In addition to Tom Monda and vocalist Salvatore Marrano, the bandสผs lineup has gradually evolved to include violinist Ben Karas, bassist Cody McCorry, drummer Joe Fadem, trumpeter Joe Gullace and saxophonist Sam Greenfield. Thank You Scientist has spent the past several years touring internationally, both as headliners and as direct support for acts such as Coheed and Cambria, Periphery, Haken, Protest the Hero, the Devin Townsend Project, and Tim Allen.” Luckily, from what we saw and the new album, these changes really work. Plus, they all have a great sense of humor along with musicianship.

The mad med themselves. And they will share their cute puppy photos with the audience during sound adjustments. They’re those kinds of nice people.

The album?

So heads up, while Terraformer has it’s heavy moments, this is not primarily metal. Metal influences maybe, but rock is a far better genre fit for most of the non-jazz/ska bits. There are a LOT of jazz bits and the brass sections come out really strong in this album. And lets be honest, it’s hard to have real brass instruments without them stealing the spotlight. The trumpet/sax combo means everyone else pretty much needs their volumes set to 11 and even then, those saturated tones… Bliss for brass lovers at least. So if you hate jazz or brass instruments, this won’t be your thing. Otherwise, wooo! And this isn’t saying the a balancing wasn’t done right or the brass is too loud, they’re just prominent instruments that can easily steal focus.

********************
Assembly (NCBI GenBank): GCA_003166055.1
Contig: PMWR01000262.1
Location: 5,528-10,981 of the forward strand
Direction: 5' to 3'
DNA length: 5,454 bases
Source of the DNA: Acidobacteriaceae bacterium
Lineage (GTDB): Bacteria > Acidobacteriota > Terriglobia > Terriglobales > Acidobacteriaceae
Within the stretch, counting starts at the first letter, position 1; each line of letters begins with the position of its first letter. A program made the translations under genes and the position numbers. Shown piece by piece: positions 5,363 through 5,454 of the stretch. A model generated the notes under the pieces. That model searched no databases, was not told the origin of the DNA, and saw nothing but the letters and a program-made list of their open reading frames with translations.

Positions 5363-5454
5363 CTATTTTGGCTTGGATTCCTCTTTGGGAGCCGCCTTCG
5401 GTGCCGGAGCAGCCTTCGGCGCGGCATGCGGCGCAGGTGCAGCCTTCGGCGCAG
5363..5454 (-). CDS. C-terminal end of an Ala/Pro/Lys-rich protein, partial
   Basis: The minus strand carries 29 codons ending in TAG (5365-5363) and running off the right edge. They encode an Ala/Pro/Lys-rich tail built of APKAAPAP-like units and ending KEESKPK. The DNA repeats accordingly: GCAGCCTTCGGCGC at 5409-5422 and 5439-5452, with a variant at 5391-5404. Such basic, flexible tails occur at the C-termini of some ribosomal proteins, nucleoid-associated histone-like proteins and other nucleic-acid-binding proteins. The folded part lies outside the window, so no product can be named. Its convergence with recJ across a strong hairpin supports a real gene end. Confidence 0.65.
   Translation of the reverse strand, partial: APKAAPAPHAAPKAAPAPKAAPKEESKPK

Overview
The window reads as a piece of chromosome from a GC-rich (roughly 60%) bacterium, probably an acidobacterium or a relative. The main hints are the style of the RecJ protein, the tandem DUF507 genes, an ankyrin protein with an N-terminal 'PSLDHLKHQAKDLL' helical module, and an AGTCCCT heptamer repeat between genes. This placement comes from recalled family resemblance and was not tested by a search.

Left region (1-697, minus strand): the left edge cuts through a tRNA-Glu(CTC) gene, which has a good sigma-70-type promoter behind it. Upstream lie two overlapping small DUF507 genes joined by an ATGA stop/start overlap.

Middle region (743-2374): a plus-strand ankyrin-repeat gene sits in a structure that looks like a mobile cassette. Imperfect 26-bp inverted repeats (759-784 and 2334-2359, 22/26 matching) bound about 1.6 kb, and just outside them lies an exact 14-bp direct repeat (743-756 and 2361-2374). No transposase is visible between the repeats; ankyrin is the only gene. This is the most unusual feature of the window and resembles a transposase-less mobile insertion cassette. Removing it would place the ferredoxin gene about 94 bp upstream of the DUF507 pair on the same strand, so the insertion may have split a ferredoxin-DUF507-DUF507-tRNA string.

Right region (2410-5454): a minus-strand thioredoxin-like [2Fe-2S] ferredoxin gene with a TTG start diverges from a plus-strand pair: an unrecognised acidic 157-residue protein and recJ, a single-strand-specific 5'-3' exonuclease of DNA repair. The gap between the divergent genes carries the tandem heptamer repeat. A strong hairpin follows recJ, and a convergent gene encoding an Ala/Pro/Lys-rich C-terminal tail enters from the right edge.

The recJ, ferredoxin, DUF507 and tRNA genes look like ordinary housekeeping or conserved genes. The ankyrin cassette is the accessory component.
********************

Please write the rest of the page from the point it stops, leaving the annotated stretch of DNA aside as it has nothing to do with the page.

Now, Terraformer is a huge album. This puppy will take you a solid hour-twenty-four-minutes-twelve-seconds to listen to. It’s also musically dense, meaning every song has many individual sections with a lot of stuff going on. So you’ll really want a decent sound-system (or headphones, I use these) and some time to fully immerse yourself. The songs range in style from Radiohead-like electronic bits to full on swing to headbanging to… Japanese-shamisen jams? Yep! The shamisen jam at their show wasn’t just for the lulz, but alluded to a song on the album! Clever boys!

And the songs..?

I can’t cover it all for you, go listen you lazy person you!

For me, the whole album really flowed together, but a few songs really stood out as favorites.

“FXMLDR”s overt sci-fi lyrics just made me smile, and the rock-to-ska-to-jazz-and-back with lovely muted guitar tones giving way to acoustic happiness certainly helped. I also found Salvatore’s voice fits this song really well. This may be the most “pop”-y song on the album, even though it’s not pop at all; everything on this album is a bit complicated for pop. It is simply very catchy and fun. Prog is often very serious, so I love how much fun these guys cram into their albums.

“Birdwatching” was also great, in a different way. It’s short – ONLY three minutes forty-one seconds. But it has this eerie, ambient, Radiohead-esque vibe that I can’t help but dig. Thom circa Kid A/Moon Shaped Pool would approve, and it provided a really good musical break from the faster pace of previous songs.